Daniel Cormier: More Deserving of Jon Jones Shot Than Alexander Gustafsson

Dustin FilloyFeatured ColumnistMay 25, 2014

SAN JOSE, CA - FEBRUARY 15:  UFC Heavyweight fighter Daniel Comier works out at AKA San Jose on February 15, 2013 in San Jose, California.  (Photo by Thearon W. Henderson/Getty Images)
Thearon W. Henderson/Getty Images

Since it's set that Jon Jones will defend his light heavyweight belt in a rematch against Alexander Gustafsson at UFC 177, surging contender Daniel Cormier has no choice but to wait patiently for a call.

And while Gustafsson's performance at UFC 165 solidified his status at the top of the division, Cormier's remarkable rise to power in his five-year career makes him the most viable contender at 205 pounds.

Cormier continued his tirade and won in business-like fashion in the co-main event Saturday at UFC 173, ragdolling sixth-ranked light heavyweight Dan Henderson to improve to 15-0 overall and 12-0 in Zuffa, LLC bouts.

Cormier wasted little time after the fight in stating his case for a title shot, saying the following during the UFC 173 post-fight press conference: "I think I’ve earned a title shot. I’ve got five top-10 wins, and I’m undefeated. I haven’t lost a round. I haven’t lost a fight in two weight classes. I won the Strikeforce grand prix. My resume speaks for itself.”


Cormier is in his prime and knows his time at the top is limited

Unlike the 27-year-old Gustafsson, the 35-year-old Cormier, who's only competed in his last two bouts at his natural weight of 205, genuinely believes he's beginning to reach his athletic potential.

And as an elite athlete, Cormier is cognizant of the fact that he can't maintain his current level of excellence as long as his counterparts in Gustafsson and Jones.

So if Cormier intends to dethrone Jones, the world's best pound-for-pound fighter, then he knows he needs to do it soon.

Jones would enjoy a 12.5" reach advantage over the former Olympic freestyle wrestler. The 26-year-old "Bones" also stands five inches taller than Cormier.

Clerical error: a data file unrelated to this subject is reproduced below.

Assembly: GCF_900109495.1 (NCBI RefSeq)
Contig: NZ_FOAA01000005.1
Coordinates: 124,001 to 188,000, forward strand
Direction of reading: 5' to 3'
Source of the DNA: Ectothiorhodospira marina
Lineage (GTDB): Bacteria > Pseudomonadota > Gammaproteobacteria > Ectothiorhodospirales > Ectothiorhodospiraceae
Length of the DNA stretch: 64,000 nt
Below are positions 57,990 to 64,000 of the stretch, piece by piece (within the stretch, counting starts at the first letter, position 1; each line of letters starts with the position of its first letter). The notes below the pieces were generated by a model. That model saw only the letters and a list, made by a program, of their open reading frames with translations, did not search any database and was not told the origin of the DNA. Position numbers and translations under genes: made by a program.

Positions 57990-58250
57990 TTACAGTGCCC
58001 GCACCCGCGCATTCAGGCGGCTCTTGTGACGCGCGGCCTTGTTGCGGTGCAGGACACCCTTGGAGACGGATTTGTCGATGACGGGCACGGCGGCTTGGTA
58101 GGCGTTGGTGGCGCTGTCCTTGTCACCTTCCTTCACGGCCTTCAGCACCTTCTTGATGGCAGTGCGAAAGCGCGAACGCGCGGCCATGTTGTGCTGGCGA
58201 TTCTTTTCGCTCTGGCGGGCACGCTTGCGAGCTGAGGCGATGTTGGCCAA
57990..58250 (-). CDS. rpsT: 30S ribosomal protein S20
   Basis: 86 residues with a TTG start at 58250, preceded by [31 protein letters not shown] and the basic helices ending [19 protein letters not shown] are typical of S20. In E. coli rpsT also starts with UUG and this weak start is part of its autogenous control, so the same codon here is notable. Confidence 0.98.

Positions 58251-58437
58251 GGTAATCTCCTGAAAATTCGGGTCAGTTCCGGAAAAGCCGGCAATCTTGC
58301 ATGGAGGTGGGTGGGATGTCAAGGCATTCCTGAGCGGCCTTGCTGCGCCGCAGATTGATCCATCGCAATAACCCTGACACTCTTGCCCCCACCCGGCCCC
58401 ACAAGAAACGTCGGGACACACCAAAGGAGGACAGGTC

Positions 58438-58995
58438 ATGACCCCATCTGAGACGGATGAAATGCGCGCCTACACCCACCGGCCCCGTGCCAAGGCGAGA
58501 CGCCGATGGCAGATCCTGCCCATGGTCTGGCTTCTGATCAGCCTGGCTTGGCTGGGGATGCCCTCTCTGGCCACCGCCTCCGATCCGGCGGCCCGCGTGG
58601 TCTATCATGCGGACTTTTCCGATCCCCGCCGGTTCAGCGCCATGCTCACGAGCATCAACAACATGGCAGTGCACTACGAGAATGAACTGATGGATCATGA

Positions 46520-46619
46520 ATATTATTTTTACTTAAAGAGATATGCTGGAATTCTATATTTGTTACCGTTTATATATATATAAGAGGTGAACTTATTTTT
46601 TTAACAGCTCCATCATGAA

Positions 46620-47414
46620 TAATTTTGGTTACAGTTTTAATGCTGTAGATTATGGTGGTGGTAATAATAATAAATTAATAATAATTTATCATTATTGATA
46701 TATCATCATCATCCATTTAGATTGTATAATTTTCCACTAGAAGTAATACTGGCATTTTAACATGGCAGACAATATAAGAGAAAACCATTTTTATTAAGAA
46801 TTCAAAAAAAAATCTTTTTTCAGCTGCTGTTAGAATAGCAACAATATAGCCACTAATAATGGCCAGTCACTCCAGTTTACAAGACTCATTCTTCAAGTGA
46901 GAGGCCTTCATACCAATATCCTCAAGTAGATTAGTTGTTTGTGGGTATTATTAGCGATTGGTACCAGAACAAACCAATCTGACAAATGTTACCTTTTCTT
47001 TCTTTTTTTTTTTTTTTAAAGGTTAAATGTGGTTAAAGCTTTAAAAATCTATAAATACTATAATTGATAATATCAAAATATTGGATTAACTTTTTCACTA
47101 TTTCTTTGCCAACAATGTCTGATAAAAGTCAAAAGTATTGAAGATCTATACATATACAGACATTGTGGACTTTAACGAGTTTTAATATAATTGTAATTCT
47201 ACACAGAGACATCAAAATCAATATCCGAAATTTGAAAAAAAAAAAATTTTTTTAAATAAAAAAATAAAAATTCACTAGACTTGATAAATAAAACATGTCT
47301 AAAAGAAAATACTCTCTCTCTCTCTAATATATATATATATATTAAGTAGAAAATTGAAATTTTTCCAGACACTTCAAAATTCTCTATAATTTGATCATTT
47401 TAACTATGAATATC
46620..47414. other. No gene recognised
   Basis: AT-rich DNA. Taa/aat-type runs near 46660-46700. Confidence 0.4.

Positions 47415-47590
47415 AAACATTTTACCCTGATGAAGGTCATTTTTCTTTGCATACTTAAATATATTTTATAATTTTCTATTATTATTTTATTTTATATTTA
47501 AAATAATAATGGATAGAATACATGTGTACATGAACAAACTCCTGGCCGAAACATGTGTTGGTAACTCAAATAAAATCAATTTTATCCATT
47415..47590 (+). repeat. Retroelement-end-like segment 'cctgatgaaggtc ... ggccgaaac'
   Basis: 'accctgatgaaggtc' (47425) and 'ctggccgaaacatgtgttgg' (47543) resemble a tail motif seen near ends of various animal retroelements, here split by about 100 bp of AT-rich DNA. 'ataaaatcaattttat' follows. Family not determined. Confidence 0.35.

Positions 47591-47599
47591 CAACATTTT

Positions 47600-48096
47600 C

Gustafsson could use another tuneup fight

Obviously, Gustafsson's fans would scoff at the thought of "The Mauler" needing another win before securing a rematch with Bones.

Sep 21, 2013; Toronto, Ontario, CAN; Jon Jones reacts after being handed the decision against Alexander Gustafsson during their light heavyweight championship bout at UFC 165 at the Air Canada Centre. Mandatory Credit: Tom Szczerbowski-USA TODAY Sports

But Gustafsson holds just one win over a current top-10 light heavyweight, Mauricio Rua, the eighth-ranked light heavyweight who has lost three of his last four bouts. And aside from Jones and Rua, The Mauler has only fought one current top-10 light heavyweight, teammate Phil Davis, who submitted Gustafsson at UFC 112.

Cormier, conversely, has defeated five top-10 ranked UFC fighters, four of whom were heavyweights. Before dropping to 205, Cormier earned lopsided wins over ranked heavyweight Antonio Silva (No. 4), Josh Barnett (No. 5), Roy Nelson (No. 9) and Frank Mir (No. 10).


Cormier presents a style matchup that we've yet to see against Bones

While Jones has fought and handled plenty of NCAA Division I wrestlers, none can claim to match the wrestling chops of former Oklahoma State University stalwart "DC."

Jones has topped decorated wrestlers like Vladimir Matyushenko, Rashad Evans, Ryan Bader and Chael Sonnen, among others, in his 15-fight UFC career, surrendering just one takedown in that time.

Still, DC's relentless style is more conducive for MMA, and he possesses a larger and more refined arsenal of techniques from his years of international experience.

Cormier, a two-time Olympian (2004 and 2008), has yet to surrender a takedown in 15 bouts. In his 12 bouts under the Zuffa, LLC umbrella, Cormier has amassed 18 takedowns. He's also scored 29 guard passes and allowed none in that span.

Cormier's also proven to have superior speed and footwork for a 205-pounder, another variable that makes him a steeper type of challenge than Jones' previous victims.

And as if Cormier doesn't have every other aspect of the game down, he and his coaching staff at the American Kickboxing Academy have also mastered the art of preparing for fights.

Every fight DC's in, it just seems like he knows precisely what his opponent's going to do before he does it. But let's not forget, that's the name of the game in MMA.